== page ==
PhD-Psy in Gerontology
As the world’s population continues to age, the demand will continue for individuals trained in gerontology, the study of the social, psychological, and biological aspects of aging. Gerontology examines the aging process from the biological, economic, psychological, social, and health/fitness aspects. A doctoral degree in psychology with a specialization in gerontology also covers the field of geropsychology, a specialty area within psychology that focuses on the mental health and well-being of older adults, and their families and caretakers.
Why Earn Your PhD in Gerontology with National University?
The Gerontology specialization is designed to train you in supporting, informing, researching, and solving problems working with older adults and their families and caretakers. Coursework in this program prepares you for career opportunities in educational institutions, health facilities (such as VA hospitals/organizations, hospice, or nursing homes), mental health clinics, research institutions, government agencies (such as state and federal health departments), and community organizations.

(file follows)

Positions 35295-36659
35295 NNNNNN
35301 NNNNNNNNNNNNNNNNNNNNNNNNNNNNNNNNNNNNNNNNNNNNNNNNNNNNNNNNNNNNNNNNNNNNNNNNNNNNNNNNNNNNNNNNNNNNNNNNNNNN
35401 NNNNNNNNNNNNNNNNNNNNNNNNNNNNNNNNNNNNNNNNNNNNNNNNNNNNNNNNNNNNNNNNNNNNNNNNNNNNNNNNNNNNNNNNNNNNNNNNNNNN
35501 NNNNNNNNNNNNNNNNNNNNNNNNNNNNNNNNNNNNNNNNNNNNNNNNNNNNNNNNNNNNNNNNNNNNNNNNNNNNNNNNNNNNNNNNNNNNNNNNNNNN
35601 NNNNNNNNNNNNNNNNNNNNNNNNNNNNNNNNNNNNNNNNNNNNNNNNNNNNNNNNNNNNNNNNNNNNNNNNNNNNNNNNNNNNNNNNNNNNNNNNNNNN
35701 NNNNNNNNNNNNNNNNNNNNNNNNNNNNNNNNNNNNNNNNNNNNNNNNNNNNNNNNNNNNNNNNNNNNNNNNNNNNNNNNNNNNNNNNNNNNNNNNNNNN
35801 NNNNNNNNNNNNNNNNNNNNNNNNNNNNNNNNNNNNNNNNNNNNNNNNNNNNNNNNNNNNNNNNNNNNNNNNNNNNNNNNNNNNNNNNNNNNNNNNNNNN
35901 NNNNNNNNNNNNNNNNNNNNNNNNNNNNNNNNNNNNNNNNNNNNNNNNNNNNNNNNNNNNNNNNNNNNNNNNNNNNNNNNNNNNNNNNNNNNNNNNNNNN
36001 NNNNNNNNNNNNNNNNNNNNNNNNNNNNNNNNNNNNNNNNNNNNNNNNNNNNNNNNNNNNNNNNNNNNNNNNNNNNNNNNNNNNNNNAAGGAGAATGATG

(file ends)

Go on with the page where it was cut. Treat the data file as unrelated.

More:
Note on Licensure: The Doctor of Philosophy in Psychology program is not a licensure program and does not prepare an individual to become a licensed psychology or counseling professional.
NU offers weekly course starts, no scheduled lecture hours, no group assignments, weekly assignments, and the ability to schedule courses around your personal and professional obligations.
100% Doctoral Faculty
No matter the degree level you pursue, you can rest assured that you will be mentored by doctors in your field of study.
One to One Engagement
You won’t have to fight for facetime as one of many within a classroom. At NU, you’ll have the opportunity to interact one to one with your professor, receiving personalized mentoring.
Credit Hours : 60
Estimated Time to Complete: 48 months
Students in this course will be prepared for success in the psychology doctoral program at the University. Students are introduced to relevant academic communities, professional standards, and doctoral-level expectations. Essential skills needed to pursue a doctoral degree in psychology are emphasized, including critical thinking, comprehending complex scholarly texts and research articles, and effective written communications. Students will identify and begin to explore potential research topics for use in their doctoral studies and complete the course with a roadmap to navigate their way to degree completion.